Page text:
|Its all been done before
Road to Perdition rehashes Hollywood to great effect
ROAD TO PERDITION
Starring Tom Hanks, Paul Newman, Jude Law and Jennifer Jason Leigh
Directed by Sam Mendes
There is nothing new under the sun. But when artists exploit this obstacle and rearrange old material, they can still evoke something worthwhile. The creators of Road to Perdition both the film version and the graphic novel it is based upon know this, and conjure the ghosts of Hollywoods finest films to create an interesting homage to the past.
While reading author Max Allan Collinss and artist Richard Rayners version of Road to Perdition we are likely to be struck by a strange phenomenon: weve seen Michael Sullivan before. Sullivan, dubbed the "Angel of Death" by the Midwestern mob family he kills for, is out to avenge the murders of his wife and son. He kills everyone who gets in his way, using any weapon or method thats handy. Whether hes outnumbered two to one or 10 to one, he is a man to be feared.
Yet readers cant help sympathizing with this very bad man. Why? Because weve seen him before and his familiarity mitigates the shock of his ultra-violence. On one page hes Montgomery Clift, on the next hes Vic Morrow, on others hes Gary Cooper, Spencer Tracy or Marlon Brando. Even his enemies resemble some of Hollywoods finest: Boris Karloff, Peter Lorre and John Barrymore. The characters of Road to Perdition are themselves an homage to Hollywood.
So what happens when Hollywood turns Road to Perdition into a movie? Director Sam Mendes (American Beauty) gives us Tom Hanks the most beloved star since Jimmy Stewart as the merciless Michael Sullivan, and Paul Newman, the last of the old guard, as crime boss John Rooney. He gives us Jude Law, nearly unrecognizable in makeup, as an ugly serial hit man, and Vic Morrows daughter, Jennifer Jason Leigh, as Sullivans murdered wife. Thus, the film picks up where the graphic novel left off, replacing todays icons for yesterdays, opening the door for an even more impressive homage the re-filming of classic (and sometimes not-so-classic) scenes.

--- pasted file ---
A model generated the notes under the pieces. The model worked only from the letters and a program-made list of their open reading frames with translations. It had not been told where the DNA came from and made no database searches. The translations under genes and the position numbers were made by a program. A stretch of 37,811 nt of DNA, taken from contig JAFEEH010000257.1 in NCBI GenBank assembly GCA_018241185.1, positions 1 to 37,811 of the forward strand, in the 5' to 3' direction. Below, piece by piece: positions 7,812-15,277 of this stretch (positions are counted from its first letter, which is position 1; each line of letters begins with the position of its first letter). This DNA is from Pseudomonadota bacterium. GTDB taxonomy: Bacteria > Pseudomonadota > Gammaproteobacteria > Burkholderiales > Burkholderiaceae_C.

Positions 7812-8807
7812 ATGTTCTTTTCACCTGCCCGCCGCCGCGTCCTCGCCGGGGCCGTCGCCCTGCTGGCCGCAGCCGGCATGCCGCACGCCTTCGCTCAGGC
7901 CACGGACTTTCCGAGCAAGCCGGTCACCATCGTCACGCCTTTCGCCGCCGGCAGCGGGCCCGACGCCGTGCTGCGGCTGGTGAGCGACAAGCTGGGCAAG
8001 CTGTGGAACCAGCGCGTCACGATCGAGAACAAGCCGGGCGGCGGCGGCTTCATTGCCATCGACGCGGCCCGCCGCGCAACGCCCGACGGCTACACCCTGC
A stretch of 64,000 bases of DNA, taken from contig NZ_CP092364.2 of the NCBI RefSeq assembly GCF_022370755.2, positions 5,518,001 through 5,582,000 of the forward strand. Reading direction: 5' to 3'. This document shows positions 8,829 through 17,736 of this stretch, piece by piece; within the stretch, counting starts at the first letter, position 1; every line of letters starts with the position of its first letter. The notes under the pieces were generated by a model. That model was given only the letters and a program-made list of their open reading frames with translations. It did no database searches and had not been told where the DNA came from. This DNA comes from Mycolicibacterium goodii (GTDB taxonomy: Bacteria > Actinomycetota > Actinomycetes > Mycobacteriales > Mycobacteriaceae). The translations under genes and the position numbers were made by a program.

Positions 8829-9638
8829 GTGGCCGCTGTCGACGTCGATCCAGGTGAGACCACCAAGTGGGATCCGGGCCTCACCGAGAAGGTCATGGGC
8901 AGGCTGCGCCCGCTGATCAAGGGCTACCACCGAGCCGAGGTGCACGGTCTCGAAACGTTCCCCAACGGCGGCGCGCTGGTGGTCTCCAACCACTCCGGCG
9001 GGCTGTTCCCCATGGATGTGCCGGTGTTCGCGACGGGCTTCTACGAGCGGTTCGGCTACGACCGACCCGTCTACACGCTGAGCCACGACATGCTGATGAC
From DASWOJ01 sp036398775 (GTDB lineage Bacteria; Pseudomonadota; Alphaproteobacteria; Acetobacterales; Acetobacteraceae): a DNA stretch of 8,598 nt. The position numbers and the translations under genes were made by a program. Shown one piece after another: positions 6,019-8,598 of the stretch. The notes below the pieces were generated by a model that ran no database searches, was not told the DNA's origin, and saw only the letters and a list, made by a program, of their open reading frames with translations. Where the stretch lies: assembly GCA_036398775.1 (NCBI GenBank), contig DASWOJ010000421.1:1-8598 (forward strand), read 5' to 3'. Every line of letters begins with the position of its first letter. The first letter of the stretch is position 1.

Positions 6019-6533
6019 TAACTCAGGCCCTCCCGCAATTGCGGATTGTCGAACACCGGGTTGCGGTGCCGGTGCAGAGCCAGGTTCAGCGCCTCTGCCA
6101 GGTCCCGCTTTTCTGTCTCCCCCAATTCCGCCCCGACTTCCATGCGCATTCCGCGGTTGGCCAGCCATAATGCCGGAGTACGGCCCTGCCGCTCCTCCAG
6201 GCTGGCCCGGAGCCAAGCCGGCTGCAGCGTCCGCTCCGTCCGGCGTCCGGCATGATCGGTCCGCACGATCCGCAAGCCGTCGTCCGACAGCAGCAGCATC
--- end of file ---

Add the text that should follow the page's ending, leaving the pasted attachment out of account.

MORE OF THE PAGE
The wedding scene from The Godfather becomes a wake, an elevated train tunnel replaces the belfry in Vertigo, the dinner table and asparagus bowl from American Beauty (Mendess Oscar-winning debut) make an appearance, the never-before-seen murder from Twelve Angry Men is staged, and when Sullivan is healing on a farm, there are even shades of Witness. Just as a familiar movie star appears on every new page of Road to Perdition, a familiar scene appears in nearly every frame of Mendess film.
So what does this all mean? Is Mendes simply blowing Hollywoods horn? Is he criticizing Hollywoods love affair with violence? Is he analyzing the U.S. need to avenge "terror"? Is he commenting on our enervation at the hands of a murder mythology?
The answer to these questions is not simple, but the fact that they are raised at all is a positive thing. Road to Perdition, in both its forms, is a fascinating invocation of Hollywood and, quite possibly, an equally fascinating criticism.